Col. Arnold, who lived in Washington, was a native of Montgomery, Ala. He entered the Marine Corps in 1950 as an enlisted man and served in Korea during the war there. He was a graduate of Auburn University and the Marine Corps Amphibious Warfare School.

He was commissioned in 1958. His later assignments included duty as an instructor at the Marine Corps Command and Staff College and as a communications officer in Vietnam from 1966 to 1967. His last assignment was as a writer of Marine Corps histories in Washington.

He retired from active duty in 1975 and had lived in this area since then. His military decorations included the Bronze Star with Combat "V".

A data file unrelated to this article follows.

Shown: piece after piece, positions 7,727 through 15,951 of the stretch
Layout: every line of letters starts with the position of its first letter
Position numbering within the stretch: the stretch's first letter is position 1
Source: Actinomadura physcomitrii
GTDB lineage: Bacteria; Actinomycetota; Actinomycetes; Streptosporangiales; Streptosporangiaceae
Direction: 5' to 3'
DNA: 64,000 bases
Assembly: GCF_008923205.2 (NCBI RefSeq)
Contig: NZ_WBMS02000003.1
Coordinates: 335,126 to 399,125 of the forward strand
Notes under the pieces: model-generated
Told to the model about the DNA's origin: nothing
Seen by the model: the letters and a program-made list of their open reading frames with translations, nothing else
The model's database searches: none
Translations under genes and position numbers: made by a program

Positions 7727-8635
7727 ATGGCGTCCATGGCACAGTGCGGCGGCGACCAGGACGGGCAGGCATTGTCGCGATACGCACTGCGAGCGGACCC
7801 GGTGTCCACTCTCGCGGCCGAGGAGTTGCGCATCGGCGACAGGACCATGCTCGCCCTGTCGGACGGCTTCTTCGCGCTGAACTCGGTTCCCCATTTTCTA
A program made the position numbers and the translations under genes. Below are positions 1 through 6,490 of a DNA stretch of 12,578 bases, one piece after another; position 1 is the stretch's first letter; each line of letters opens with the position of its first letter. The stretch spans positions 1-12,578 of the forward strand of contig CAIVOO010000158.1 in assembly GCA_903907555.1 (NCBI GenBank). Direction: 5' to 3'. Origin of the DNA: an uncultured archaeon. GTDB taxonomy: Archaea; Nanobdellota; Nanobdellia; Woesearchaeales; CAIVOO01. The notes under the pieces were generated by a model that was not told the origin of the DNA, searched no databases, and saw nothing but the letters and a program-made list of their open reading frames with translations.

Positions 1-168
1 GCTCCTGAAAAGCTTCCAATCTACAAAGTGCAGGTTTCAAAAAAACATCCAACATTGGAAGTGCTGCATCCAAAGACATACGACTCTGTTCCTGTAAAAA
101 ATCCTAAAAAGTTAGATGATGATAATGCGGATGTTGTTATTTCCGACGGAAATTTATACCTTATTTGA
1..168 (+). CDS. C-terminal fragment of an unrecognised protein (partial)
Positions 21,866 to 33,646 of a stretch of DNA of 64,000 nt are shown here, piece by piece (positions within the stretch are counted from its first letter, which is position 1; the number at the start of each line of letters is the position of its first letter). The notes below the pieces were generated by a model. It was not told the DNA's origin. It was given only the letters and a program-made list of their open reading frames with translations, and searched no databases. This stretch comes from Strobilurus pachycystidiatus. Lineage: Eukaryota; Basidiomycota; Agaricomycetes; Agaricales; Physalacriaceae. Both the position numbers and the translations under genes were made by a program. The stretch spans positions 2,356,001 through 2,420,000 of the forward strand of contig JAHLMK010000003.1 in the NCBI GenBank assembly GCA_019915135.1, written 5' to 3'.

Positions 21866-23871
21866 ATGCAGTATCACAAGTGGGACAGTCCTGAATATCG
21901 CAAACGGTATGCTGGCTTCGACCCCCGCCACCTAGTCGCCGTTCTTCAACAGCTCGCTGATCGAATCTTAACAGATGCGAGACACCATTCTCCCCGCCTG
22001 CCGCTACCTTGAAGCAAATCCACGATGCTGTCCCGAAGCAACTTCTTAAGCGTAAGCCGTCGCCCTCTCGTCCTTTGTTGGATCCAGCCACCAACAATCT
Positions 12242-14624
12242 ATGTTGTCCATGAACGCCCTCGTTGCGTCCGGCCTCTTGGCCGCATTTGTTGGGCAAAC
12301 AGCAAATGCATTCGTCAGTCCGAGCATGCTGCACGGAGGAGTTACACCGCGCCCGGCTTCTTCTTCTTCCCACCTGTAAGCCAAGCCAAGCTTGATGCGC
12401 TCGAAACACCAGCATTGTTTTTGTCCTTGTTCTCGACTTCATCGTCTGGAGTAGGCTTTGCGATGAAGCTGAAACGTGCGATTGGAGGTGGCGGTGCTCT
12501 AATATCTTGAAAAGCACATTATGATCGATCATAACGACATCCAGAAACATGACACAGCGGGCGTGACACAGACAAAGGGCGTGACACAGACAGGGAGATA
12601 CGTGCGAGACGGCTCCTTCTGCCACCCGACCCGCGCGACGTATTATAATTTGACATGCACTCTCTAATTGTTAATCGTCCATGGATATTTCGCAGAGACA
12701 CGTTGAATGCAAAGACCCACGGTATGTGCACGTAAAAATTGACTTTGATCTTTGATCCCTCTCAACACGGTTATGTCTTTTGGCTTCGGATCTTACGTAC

He had also been an adult Bible class teacher at National Presbyterian Church and a member of the church's urban ministries, youth task force and military membership committees.

His first wife, Jeanine Nolin Arnold, died in 1988.

Survivors include his wife, Donna D. Arnold of Washington; a daughter from his first marriage, Jennifer Arnold of Washington; his mother, Eldessa Arnold of Ozark, Ala.; and two brothers, Terry G. Arnold of Montevello, Ala. and the Rev. Frank A. Arnold Jr. of Ozark.


Maintenance Worker

Sibley Earl Hammonds, 25, who D.C. police said was found dead of gunshot wounds Sept. 24 in the hallway of a building at 203 N. St. NW, was a maintenance worker for the D.C. Department of Recreation. The case is under investigation, a police spokesman said.

Mr. Hammonds was born in Washington. He attended Franklin Vocational School and had worked for the Department of Recreation for the last year.

Survivors include his parents, George and Flowreen Hammonds; four sisters, Molita Bryant, Maxine Hampton, Connettia Hammonds and Denise Hampton, all of Washington; and a half brother, Shelton Dawson of McCormick, S.C.